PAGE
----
Why EV Structural Batteries Are a Bad Idea

Structural batteries in electric vehicles are planned obsolescence.

Structural batteries have been touted by many experts as a way to decrease electric vehicle weight, an application where every ounce is critical. Incorporating large masses like engines and batteries into the vehicle structure does reduce weight, but it makes it difficult or impossible to cost-effectively replace those units when they fail. If the economic and business model supports disposal of the entire vehicle, it’s a sensible weight and cost reduction strategy. But the environmental costs may be bigger than simple disposal of end-of-life EVs.

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Episode Transcript:

Electric vehicles and advanced technology—well, those two concepts go hand-in-hand. Not content with simply replacing the powerplant in conventional automotive designs, several manufacturers’ electric vehicles are attempting to reinvent the vehicle structure itself, right down to the monocoque, or what the industry calls the “body in white.” 

Electric vehicle batteries are heavy—damned heavy—and because of this weight, it’s essential to put the rest of the vehicle on a diet to maximize that most critical attribute of EV performance: range.

Light metal alloys and composite materials have a part to play, but several EV manufacturers are discussing another way to reduce weight: structural battery packs.

Colin Chapman, founder of Lotus Cars, used this technique in the early 1960s, developing Formula One cars in which the engine block and transmission case were structural members, saving weight and increasing performance. It’s a strategy that works, but in electric vehicles, I believe that structural batteries are a bad idea.

Here’s why: the battery is the weak point of any electric vehicle. As electric vehicles age, range decreases as batteries degrade with every charge/discharge cycle. Individual cells within a battery may die, and manufacturers have developed algorithms in onboard battery management systems to do a software workaround to isolate bad cells. But it’s likely that for most drivers, the end life of an electric vehicle will be determined by its battery, not by rotating electrical or mechanical parts.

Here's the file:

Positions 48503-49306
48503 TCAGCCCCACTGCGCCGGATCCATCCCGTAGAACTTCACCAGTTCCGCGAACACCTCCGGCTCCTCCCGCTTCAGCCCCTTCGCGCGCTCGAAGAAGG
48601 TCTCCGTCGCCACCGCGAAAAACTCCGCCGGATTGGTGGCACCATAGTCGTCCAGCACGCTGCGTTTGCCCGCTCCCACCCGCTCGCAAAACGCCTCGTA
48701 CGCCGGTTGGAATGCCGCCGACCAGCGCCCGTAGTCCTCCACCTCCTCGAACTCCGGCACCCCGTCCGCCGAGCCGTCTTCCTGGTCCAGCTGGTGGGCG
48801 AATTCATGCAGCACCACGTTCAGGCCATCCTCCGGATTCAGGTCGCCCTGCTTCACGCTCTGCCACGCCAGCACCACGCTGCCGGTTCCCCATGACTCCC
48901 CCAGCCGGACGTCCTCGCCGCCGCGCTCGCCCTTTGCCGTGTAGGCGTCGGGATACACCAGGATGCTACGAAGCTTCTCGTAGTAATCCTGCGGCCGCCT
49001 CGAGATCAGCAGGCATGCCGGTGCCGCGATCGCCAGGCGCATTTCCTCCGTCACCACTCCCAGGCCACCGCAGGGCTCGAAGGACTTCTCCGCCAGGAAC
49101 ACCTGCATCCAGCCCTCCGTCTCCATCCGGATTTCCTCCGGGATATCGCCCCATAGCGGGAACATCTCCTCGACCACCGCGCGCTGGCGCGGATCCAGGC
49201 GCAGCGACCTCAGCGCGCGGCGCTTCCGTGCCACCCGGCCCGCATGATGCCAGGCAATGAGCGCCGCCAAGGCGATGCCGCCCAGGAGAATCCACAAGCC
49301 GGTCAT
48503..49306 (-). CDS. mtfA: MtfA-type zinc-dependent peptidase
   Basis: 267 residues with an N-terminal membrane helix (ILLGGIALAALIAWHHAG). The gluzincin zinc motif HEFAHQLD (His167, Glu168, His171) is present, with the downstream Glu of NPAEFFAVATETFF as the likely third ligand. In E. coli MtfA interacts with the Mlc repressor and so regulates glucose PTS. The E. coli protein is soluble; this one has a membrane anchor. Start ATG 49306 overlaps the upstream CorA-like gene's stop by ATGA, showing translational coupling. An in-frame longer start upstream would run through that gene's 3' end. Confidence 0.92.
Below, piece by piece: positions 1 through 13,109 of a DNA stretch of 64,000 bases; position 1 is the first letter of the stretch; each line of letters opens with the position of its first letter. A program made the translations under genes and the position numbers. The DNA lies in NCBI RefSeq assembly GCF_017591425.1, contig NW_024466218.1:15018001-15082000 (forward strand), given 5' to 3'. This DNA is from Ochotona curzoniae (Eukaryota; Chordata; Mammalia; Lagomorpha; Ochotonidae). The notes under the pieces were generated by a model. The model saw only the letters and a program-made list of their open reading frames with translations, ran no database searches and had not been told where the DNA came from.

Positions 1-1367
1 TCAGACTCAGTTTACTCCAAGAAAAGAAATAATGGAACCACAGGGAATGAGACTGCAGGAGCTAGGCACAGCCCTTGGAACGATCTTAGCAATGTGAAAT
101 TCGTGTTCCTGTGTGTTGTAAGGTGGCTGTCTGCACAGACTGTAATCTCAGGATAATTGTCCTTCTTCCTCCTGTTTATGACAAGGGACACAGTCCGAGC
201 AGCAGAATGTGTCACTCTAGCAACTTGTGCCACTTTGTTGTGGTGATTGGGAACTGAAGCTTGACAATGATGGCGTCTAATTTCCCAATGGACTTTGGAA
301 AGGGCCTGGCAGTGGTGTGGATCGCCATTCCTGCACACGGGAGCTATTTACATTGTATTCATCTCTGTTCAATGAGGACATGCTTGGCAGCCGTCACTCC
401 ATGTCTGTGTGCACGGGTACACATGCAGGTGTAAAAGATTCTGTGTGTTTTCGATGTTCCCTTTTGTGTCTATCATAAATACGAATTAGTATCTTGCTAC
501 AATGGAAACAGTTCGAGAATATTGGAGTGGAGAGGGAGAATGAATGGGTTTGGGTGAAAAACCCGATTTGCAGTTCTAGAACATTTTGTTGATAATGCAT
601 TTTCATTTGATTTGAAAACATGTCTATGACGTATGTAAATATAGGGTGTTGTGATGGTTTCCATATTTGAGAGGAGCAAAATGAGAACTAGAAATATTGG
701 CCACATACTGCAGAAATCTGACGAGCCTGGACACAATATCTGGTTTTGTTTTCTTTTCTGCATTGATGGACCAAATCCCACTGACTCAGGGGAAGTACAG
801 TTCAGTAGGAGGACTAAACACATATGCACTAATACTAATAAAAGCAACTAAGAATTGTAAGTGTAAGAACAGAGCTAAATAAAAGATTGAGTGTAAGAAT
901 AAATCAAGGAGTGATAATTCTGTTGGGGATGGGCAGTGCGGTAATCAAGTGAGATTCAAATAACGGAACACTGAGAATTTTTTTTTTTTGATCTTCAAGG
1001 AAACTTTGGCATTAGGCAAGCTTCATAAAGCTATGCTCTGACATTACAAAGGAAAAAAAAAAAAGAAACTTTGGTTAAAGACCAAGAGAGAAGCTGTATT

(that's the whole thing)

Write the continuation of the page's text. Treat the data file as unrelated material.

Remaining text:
A new replacement battery could potentially rejuvenate an older EV, not only saving the environmental costs of disposal and new vehicle construction, but creating a lower cost used electric vehicle product stream that would offer less affluent consumers full EV range.

And that’s not the only factor here. Battery chemistries are still in a state of flux, despite the prevalence of lithium-ion technology. A significant breakthrough in battery technology, which could come from anywhere, at any time, and the existing EV fleet could be rendered instantly obsolete.

If a new EV offers a 400-mile range, what is the trade-in value of your used model with 180-mile range?

Again, replaceable batteries would allow an existing owner to upgrade the technology and improve the utility of their existing vehicle. And replaceable batteries also allow the creation of an effective battery aftermarket, and even a remanufacturing industry.

Even lead acid car batteries, now effectively a disposable item, are actually re-buildable and for most of the 20th century it was possible to buy remanufactured, rebuilt car batteries from local businesses everywhere. A similar industry is slowly developing for rejuvenating electric vehicle batteries, although battery manufacturers often make this difficult by encapsulating the cells in a solid block of resin potting compound.

But I’m not holding my breath. American consumers in particular have been offered reliability and repairability as a selling feature and have generally rejected it. One example: the Checker Marathon. Taxi fleet operators loved them. Very few American consumers, however, bought them. 

But it would be great if someone would invent an EV equivalent to that Checker.

Written by

James Anderton

Jim Anderton is the Director of Content for ENGINEERING.com. Mr. Anderton was formerly editor of Canadian Metalworking Magazine and has contributed to a wide range of print and on-line publications, including Design Engineering, Canadian Plastics, Service Station and Garage Management, Autovision, and the National Post. He also brings prior industry experience in quality and part design for a Tier One automotive supplier.